Three decades interacting with young children as they learned to read has been a great source of information and inspiration. The greatest lesson was to trust the minds inside those little bodies. Give the basic tools of print - letters in association with their most common sounds - early and incrementally, and see what a difference it makes in a child's relationship with the environment. Souns places specifically designed prototypes of print in the hands of infants and toddlers to explore and manipulate. This practice is deceptively simple, but the results are measurable and clearly indicate potential in a wide range of applications. Learning the alphabetic code (phonemes) between 0 to 3 years of age is far easier than having to crack the code later.

The following information is the result of a survey from 33 families who volunteered to share their experiences with Souns. The families ordered Souns online and are from different parts of the USA and the UK.

100% say that Souns is easy to implement, with 94% of respondents indicating that they followed the program as directed.

100% say that Souns is helping their child to learn letter-sound asociations.

93% of children that have been working with Souns for at least one month voluntarily identify the letter-sounds they have been introduced to in the environment.

>70% of children that have been working with Souns for at least one year are attempting to write them on paper, with this occuring at an average age of of 29 months.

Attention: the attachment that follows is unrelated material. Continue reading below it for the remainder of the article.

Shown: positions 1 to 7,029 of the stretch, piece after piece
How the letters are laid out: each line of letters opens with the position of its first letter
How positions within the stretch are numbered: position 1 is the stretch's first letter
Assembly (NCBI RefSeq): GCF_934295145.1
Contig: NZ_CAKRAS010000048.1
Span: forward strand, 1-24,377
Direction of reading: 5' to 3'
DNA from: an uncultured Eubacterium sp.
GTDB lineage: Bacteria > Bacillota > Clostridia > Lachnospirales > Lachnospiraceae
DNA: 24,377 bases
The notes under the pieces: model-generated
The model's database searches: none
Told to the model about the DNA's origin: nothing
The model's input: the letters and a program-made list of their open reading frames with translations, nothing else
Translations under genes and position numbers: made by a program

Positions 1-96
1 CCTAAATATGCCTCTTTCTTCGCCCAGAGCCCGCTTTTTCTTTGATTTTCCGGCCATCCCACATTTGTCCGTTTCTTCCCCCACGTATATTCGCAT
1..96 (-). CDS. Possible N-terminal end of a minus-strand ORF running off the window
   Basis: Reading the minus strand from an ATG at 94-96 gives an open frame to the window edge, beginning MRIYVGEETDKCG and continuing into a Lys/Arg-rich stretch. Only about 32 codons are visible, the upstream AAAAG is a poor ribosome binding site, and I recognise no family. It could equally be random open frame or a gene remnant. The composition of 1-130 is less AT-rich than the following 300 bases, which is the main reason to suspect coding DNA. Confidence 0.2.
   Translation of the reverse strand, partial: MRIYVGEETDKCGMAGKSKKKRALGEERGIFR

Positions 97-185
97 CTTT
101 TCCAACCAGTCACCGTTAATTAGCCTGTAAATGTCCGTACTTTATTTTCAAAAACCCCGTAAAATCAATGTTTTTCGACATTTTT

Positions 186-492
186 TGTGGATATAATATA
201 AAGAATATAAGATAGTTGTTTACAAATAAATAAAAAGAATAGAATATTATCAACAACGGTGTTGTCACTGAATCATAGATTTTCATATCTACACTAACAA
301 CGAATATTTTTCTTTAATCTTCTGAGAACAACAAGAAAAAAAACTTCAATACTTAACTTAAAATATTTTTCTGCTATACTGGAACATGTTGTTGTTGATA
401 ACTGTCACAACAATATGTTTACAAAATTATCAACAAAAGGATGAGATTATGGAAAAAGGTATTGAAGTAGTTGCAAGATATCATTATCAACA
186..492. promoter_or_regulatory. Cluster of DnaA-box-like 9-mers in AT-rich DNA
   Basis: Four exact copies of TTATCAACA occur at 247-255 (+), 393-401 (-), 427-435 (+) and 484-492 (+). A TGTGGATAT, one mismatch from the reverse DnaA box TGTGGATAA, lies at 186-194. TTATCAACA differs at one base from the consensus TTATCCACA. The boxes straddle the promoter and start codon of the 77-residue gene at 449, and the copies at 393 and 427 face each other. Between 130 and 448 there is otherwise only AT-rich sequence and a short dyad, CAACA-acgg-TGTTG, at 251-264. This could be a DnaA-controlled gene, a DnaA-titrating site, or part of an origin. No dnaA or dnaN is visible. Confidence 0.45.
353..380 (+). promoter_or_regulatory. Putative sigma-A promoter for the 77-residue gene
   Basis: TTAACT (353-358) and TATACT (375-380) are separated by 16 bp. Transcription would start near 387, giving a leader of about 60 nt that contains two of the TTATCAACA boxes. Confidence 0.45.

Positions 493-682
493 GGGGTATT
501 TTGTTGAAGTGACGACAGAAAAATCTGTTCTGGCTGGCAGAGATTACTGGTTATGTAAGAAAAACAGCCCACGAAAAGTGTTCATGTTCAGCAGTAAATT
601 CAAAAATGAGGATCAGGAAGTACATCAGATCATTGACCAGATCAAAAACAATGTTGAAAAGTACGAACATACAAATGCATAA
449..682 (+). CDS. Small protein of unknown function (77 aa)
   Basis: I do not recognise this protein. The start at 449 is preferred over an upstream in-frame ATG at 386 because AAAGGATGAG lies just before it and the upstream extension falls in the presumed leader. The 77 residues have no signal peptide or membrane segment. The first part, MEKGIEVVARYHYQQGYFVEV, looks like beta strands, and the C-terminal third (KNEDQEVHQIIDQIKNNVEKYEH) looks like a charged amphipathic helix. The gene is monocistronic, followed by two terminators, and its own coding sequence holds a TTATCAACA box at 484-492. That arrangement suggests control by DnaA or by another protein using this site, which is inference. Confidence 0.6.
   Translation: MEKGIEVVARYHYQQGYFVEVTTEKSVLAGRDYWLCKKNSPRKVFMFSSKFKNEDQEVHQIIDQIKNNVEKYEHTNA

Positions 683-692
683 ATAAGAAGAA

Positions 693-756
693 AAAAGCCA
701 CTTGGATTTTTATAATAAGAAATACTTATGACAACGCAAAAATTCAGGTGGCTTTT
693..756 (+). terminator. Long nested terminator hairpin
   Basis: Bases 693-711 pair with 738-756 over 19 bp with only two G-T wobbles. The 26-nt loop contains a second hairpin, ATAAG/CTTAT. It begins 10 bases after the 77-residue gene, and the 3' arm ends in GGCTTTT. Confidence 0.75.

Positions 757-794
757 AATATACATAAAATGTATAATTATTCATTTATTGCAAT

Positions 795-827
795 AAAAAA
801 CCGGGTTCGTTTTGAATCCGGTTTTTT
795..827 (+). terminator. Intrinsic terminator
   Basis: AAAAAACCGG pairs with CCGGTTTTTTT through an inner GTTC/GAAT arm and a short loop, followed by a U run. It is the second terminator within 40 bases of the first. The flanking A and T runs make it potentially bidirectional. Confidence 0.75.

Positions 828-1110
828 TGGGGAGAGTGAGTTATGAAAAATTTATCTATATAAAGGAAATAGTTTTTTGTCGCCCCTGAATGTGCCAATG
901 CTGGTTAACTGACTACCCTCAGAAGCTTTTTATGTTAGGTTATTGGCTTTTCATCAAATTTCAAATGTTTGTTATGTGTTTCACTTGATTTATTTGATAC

At an average age of 35 months old, these children begin to sound out phonetic words independently.

Souns children begin expressing themselves by phonetically writing words and sentences at an average age of 43 months.

100% believe that Souns is contributing to their child's interest and confidence in language.

100% believe that Souns is contributing to their child's future success in reading and writing.

Comments from participating Souns families:

Souns is one of my son's favorite things....I love it, totally believe in it....

He looks for words and letters in every environment and talks about them to everyone.

She can read anything in front of her and has no fear of trying to sound out any words.

....I don't see why anyone would want to do it any other way.

We love the Souns program.

She loves "m" and "o" and carries them around the house with her.

This is an amazing tool and now that I have seen how well they are working I will continue to tell my friends about them.

Thank you for creating such a wonderful tool. They are not only a great teaching tool for me, the girls love to play with them while learning which only adds to the enjoyment.

I can see eyes light up when he has figured out a word on his own. This makes him want to continue to work to sound out the next word. My child has delay in fine motor skills and eye tracking. Without this program I believe my child would be a lot farther behind than he is because he would not have the foundation to build on.

Within three days of starting Souns we passed a McDonalds and she started saying mmmm!! mmmmm!! We still call it the Mmmm Store. You can see how proud she is when she shows off her Souns knowledge.